Instagram Adds a 'Stories' Feature Just Like Snapchat's

Video Montages That Disappear in 24 Hours

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A scene from Instagram's video introducing its new 'Stories' feature.
A scene from Instagram's video introducing its new 'Stories' feature. Credit: Instagram

Instagram is morphing into a Snapchat lookalike. On Tuesday it introduced a "Stories" feature, just like its upstart rival, that lets people create video montages documenting their daily activities that disappear in 24 hours.

"With Instagram Stories, you don't have to worry about overposting," Instagram said in a blog post. "Instead, you can share as much as you want throughout the day -- with as much creativity as you want. You can bring your story to life in new ways with text and drawing tools. The photos and videos will disappear after 24 hours and won't appear on your profile grid or in feed."

That's the whole premise of Snapchat.

Instagram and parent company Facebook have been reckoning with the rising popularity of Snapchat, especially among 18- to 24-year-olds. Snapchat now has about 150 million daily users, while Facebook says Instagram has 300 million.

The scale of Instagram makes it a clear threat to Snapchat if it can capture more of the user behavior that gave the messaging app appeal in the first place.

Instagram has always been a place of highly curated, stylish photos and videos. Users would carefully craft their images and manage their Instagram feeds.

Snapchat, on the other hand, has been more free, where people post warts and all, knowing the content disappears.

"Instagram Stories" started trending on Twitter Tuesday morning with comments noting the similarity to Snapchat's approach:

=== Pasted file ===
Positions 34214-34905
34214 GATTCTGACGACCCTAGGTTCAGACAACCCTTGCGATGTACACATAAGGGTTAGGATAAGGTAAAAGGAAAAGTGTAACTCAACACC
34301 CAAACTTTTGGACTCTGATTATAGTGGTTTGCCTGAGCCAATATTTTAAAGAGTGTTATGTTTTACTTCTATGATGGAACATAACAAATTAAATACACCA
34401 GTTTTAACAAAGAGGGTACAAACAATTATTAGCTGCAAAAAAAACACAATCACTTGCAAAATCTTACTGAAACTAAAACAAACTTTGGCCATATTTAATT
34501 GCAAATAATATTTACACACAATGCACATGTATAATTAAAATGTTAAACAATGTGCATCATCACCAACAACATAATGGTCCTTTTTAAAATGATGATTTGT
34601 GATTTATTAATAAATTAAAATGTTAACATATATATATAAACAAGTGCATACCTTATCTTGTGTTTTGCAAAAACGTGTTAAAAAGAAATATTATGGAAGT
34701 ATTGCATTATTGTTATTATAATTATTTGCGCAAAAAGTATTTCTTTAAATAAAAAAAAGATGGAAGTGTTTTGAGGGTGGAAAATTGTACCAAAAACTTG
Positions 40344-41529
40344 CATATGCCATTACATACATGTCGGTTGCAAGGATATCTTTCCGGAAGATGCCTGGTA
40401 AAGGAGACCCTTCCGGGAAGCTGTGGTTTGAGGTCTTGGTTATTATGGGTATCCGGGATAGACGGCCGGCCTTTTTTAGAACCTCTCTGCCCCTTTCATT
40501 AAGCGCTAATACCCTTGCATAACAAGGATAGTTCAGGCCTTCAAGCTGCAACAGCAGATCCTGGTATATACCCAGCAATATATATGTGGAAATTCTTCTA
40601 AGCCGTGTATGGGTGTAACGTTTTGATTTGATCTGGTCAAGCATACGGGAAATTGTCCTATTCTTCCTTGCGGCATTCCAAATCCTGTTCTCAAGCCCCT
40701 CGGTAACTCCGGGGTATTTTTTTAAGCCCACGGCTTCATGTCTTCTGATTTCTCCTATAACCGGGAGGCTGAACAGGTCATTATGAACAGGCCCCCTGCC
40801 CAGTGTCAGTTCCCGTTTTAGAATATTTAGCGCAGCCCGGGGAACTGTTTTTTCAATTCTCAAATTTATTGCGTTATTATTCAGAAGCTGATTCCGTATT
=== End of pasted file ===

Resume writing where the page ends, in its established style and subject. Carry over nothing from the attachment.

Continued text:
There have been signs that Instagram users are posting fewer photos and videos, and Monday's update could help encourage more activity, according to Orli LeWinter, senior VP-strategy and social marketing at 360i. "With sharing down on Instagram year-over-year and with Snapchat (and other platforms) seeing so much success from their live product offerings, it's not surprising at all to see Instagram launch a Stories feature," Ms. LeWinter said in an e-mail. "What is surprising is how closely the feature resembles what Snapchat pioneered."

Brands and advertisers are certain to embrace Instagram Stories much as they have Snapchat as a way to share running narratives from their special events and other content. Instagram also expects to develop a way to generate revenue from it.

"We expect some businesses will experiment with Instagram Stories for sharing ephemeral content with specific audiences," Instagram said in an e-mailed statement. "For example, businesses could use Instagram Stories at select moments through the year to share behind the scenes content. Over time we look forward to introducing new advertising and other business opportunities as part of Instagram Stories."

Snapchat has made money showing short video ads โ€“ in the vertical position โ€“ in between stories from users.

Instagram on Tuesday also introduced a drawing feature, which lets people create virtual art just like on Snapchat.

Even Snapchat's augmented reality technology, such as lenses that turn users into taco faces and cats and the like, isn't going to remain Snapchat's alone. Facebook has been developing augmented reality for its primary social network as well as Instagram, and CEO Mark Zuckerberg basically described Snapchat's atmosphere of fun when describing the possibilities of augmented reality during the company's quarterly earnings report last week.

Twitter, too, is introducing stickers and other features that mimic Snapchat.

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